Tag Archives: Barrington Stoke

Migs and Pig

So. Going to school is upon us again.

Jo Hodgkinson, A Big Day for Migs

Migs is starting, for the first time (yes, I know that’s what starting means), and Jo Hodgkinson shows the reader what a typical first day at school might be like.

You worry at first, but then, like so many children, Migs discovers that this school thing isn’t bad at all. He might even want to return tomorrow.

Charlie Higson and Mark Chambers, Freddy and the Pig

Whereas Freddy in Charlie Higson’s and Mark Chambers’s Freddy and the Pig, isn’t too keen on school. He wants to stay at home and play computer games. (He’s rather lazy, truth be told.) So one day he sends his pet pig to school instead.

The thing is, in this dyslexia friendly book, that the pig actually likes school. He gets better and better at it, and by the end he’s got himself a university degree and everything.

Freddy? Er, his mother sold him.

Breaking down barriers to books and reading

You can’t help but feel dreadfully inspired by talks on how to help more people to read! In this case it was dyslexia and – primarily – Barrington Stoke who told a packed theatre on Tuesday about what goes wrong and what can be done to make reading better. I know it’s stupid, but you sort of come away from an event like that wishing you were dyslexic.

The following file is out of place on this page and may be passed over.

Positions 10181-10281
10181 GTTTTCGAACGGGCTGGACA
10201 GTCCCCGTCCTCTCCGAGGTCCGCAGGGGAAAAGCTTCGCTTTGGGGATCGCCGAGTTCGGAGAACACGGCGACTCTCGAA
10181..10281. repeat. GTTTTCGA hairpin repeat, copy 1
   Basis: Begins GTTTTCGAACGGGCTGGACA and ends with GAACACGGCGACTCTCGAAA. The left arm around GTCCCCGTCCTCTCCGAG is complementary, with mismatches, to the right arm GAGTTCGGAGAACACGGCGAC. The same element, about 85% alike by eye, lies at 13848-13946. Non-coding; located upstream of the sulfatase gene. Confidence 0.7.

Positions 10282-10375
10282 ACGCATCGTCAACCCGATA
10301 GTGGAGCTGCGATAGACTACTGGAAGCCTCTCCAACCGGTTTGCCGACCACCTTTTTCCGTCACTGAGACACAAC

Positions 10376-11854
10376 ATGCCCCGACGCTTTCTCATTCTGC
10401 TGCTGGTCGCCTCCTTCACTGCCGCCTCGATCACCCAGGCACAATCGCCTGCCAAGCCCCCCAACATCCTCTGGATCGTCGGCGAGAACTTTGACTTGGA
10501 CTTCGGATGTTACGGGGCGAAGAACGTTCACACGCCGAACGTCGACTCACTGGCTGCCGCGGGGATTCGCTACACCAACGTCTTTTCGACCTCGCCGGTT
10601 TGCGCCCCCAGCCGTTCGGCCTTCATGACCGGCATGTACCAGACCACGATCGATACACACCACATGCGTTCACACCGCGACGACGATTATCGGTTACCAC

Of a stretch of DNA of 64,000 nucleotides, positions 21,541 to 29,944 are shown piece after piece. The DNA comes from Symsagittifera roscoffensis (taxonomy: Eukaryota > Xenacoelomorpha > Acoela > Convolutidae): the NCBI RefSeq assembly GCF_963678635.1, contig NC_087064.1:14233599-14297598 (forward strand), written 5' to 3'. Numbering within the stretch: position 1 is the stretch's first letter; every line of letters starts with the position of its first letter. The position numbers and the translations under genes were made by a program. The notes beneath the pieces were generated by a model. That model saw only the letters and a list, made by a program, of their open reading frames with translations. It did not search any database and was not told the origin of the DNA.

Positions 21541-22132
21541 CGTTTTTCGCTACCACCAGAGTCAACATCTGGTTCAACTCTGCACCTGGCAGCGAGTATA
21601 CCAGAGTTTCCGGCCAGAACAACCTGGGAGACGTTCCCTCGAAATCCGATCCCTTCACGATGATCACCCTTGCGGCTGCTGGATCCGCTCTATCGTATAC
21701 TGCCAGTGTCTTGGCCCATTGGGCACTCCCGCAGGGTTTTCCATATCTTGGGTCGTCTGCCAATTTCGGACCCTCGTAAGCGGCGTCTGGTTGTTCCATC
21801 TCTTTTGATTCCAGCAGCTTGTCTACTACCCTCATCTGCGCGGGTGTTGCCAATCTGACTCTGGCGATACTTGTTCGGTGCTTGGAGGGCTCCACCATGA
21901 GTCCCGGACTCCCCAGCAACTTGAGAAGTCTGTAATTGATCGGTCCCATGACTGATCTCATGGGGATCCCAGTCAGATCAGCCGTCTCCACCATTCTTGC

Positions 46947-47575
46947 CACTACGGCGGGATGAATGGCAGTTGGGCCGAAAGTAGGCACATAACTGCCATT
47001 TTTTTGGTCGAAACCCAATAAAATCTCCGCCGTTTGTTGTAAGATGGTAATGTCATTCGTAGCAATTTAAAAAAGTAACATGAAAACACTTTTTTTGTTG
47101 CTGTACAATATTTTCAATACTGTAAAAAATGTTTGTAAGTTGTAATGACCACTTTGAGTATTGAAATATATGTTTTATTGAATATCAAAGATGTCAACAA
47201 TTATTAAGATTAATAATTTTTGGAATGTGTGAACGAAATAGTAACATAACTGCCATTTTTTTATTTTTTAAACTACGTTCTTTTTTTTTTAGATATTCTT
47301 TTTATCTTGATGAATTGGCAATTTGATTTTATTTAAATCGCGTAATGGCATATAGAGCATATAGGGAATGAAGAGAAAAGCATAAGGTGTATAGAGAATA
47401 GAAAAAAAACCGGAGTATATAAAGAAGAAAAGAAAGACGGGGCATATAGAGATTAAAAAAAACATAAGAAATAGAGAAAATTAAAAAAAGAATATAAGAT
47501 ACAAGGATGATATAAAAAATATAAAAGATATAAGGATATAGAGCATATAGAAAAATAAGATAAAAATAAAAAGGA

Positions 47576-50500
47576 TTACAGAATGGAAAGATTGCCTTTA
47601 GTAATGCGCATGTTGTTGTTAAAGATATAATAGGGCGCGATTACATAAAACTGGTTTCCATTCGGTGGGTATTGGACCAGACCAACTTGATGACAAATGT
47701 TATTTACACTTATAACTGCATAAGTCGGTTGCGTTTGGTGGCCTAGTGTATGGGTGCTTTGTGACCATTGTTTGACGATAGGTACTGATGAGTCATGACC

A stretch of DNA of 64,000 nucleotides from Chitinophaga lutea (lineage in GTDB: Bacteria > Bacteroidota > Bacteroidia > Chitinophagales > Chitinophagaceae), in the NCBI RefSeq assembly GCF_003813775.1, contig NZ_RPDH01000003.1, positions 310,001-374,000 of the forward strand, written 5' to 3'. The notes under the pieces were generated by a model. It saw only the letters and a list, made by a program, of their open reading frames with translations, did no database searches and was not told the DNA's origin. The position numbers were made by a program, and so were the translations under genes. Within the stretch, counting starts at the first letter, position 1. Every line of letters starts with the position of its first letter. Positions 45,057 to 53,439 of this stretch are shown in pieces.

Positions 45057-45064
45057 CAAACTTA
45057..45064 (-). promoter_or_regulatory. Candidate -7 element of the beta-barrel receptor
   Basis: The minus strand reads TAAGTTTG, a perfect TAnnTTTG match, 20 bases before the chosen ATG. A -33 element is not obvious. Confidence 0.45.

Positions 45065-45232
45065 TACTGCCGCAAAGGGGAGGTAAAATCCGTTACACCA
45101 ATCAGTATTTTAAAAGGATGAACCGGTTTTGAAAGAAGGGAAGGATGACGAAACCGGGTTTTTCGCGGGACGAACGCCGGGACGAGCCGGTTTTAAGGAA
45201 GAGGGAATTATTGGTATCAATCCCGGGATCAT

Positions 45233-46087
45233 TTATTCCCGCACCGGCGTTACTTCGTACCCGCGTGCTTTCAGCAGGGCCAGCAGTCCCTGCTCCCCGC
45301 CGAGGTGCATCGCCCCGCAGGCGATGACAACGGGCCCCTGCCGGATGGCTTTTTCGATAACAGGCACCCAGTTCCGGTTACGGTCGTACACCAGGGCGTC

I’m not and I’m very grateful that I’m not, but it’s the sheer inspiration you get and the feeling of hope that you can make reading easier.

Mairi Kidd from Barrington Stoke talked about how you read. There are two ways; recognising the whole word, and working your way through a word letter by letter. It’s important the letters don’t look too similar, so they go out of their way to make b and p and q look different from each other in as many ways as they can.

She teased us with English words and names that just don’t do what you expect, like victual, epitome and Milngavie. Serifs are good and so is line spacing of 1.5, tinted background, and thicker than normal paper.

Many boys have not seen men read. That’s a dreadful statement, but probably more true than we can imagine. Good role models are important. Many books are too long (how I agree!). And then there are the must reads, like Harry Potter. Also too long.

Lucy Juckes founded Barrington Stoke 16 years ago with her mother-in-law. Lucy’s husband is dyslexic, as well as one of their four children. Now that their son is 16, his father is no longer allowed to cheat at Scrabble. She told us how they tried to help with reading, and how they have resorted to bribes when necessary.

Removing the pressure to read and using common sense are other obvious tips. And picture books! They end far too soon. There should be no reason why every age can’t have picture books. It’s like you are punished for learning to read books with only words in them. Barrington Stoke will have an app out in October, which should be another useful aid to reading.

Among the suggestions during the Q&A session were to invite authors to school libraries, to make potential readers more interested. Asking an author to become patron of reading at your school is another way. Vivian French who chaired the event said she had successfully introduced scribes who write down stories that young people come up with, in effect making them authors’ peers, which gives them new status.